Recent years have seen a return to giallo, mainly in independent and foreign horror cinema. The genre doesn’t always hold up because it is inherently weird and often nonsensical. For diehard admirers of Fulci and Bava, however, Turkish director Can Evrenol has become an excitingly bizarre voice in cinema. His feature debut, Baskin, blew many a mind two years ago with its hedonistic madness. Evernol returns this year with Housewife, and while it may not reach the levels of incoherent thrills that his first feature achieved, it’s an involving vision of sensory insanity.
As the title suggests, the film centers on the wife of a true crime author, tormented by a traumatic incident in her past. When a long-lost friend convinces her to attend a cult gathering, the group’s charismatic leader—a man who claims to walk through dreams—initiates her into a bizarre mental maze that may undo her. Evrenol doesn’t focus on simple psychological twists, though; his protagonist finds herself at the heart of a more dangerous, stranger force beyond her mind.
While there’s a basic structure that can be gleaned from the film, Evrenol’s script is purely based on set pieces and surreal sequences. His introduction at the Sitges screening elaborated on this—he wanted to evoke his dreams externally. Because of this, the film often does feel nonsensical. Each act focuses on plot beats connected only by the titular character and her childhood trauma. Structurally, the film doesn’t work, but that is, in a way, the core of its deadly charm. Nonsensical doesn’t mean dull or unintelligent, and in this case, it simply displays Evrenol’s weird imagination without constraint.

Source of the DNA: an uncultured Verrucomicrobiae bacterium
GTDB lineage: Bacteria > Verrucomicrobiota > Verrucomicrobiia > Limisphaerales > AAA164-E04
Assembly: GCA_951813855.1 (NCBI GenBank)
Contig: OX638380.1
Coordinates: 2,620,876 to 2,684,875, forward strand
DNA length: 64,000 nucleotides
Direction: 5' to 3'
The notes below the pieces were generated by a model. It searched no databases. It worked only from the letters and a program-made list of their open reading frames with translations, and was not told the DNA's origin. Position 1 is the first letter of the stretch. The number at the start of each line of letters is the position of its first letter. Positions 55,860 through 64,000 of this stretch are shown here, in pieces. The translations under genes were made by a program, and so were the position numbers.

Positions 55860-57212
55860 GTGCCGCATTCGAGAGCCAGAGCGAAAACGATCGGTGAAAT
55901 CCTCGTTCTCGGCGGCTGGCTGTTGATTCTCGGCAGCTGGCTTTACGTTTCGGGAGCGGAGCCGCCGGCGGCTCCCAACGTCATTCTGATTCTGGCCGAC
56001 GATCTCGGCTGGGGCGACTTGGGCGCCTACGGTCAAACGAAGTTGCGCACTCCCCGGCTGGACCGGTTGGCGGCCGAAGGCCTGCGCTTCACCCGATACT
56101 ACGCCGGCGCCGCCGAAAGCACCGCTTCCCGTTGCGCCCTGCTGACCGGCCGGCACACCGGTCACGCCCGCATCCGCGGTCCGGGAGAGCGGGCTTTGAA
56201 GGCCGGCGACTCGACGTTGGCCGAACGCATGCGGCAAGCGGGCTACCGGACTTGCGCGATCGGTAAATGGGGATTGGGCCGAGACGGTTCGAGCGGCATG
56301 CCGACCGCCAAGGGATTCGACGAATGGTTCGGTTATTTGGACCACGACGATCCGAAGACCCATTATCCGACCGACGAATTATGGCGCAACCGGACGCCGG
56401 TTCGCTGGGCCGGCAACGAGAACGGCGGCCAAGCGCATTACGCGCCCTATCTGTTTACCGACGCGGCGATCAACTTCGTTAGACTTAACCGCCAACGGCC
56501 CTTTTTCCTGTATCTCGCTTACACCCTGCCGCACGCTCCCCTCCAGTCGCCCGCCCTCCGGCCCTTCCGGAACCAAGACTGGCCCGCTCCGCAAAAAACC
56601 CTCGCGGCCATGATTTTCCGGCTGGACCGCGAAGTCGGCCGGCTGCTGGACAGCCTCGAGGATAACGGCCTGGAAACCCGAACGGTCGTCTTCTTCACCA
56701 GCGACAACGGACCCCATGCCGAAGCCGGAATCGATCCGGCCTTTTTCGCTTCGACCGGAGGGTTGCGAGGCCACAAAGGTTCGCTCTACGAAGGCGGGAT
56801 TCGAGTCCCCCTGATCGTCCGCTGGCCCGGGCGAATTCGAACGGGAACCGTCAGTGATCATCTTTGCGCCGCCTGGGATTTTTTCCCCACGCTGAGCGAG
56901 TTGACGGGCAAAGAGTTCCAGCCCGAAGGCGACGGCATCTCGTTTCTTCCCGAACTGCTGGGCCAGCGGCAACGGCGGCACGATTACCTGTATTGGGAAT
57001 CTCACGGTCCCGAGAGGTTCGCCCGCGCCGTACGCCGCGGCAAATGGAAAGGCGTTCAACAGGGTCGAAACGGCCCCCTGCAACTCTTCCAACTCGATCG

Like Baskin, the delights of Housewife come mainly from its captivating cinematography and synth-driven score, which lends the story vastness and fantastical texture. Evernol follows the best of giallo traditions with vivid turquoise and golden lighting schemes, with dashes of bright red thrown in during particularly odd scenes. He’s going for a sensory experience here, and he achieves that—the baroque imagery and music lull the viewer into a dream, which arguably never ends until the credits roll. The cast—particularly Clémentine Poidatz and David Sakurai—commit to their roles with strange energy, which helps maintain the illusion. It’s immersive, and while not frightening, it’s still effective.
Considering its illogical plot beats and free-wheeling structure, Housewife will not please everyone. It is far from a perfect film, but Evrenol’s vision is both consistent and wild, justifying itself through the sheer force of its expressiveness. A stronger script and more believable ending could have turned this into a phenomenon; but, as it is, the film is meant to be viewed late at night, when its dream logic will feel closer to reality. Evrenol is a fascinating voice in modern horror cinema, and here he unleashes his subconscious, which, luckily for fans of weird movies, is captivating and unsettling through its imperfections.
Movie Score: 3/5
In case you missed it, check here to read more of our coverage of the 2017 Sitges Film Festival.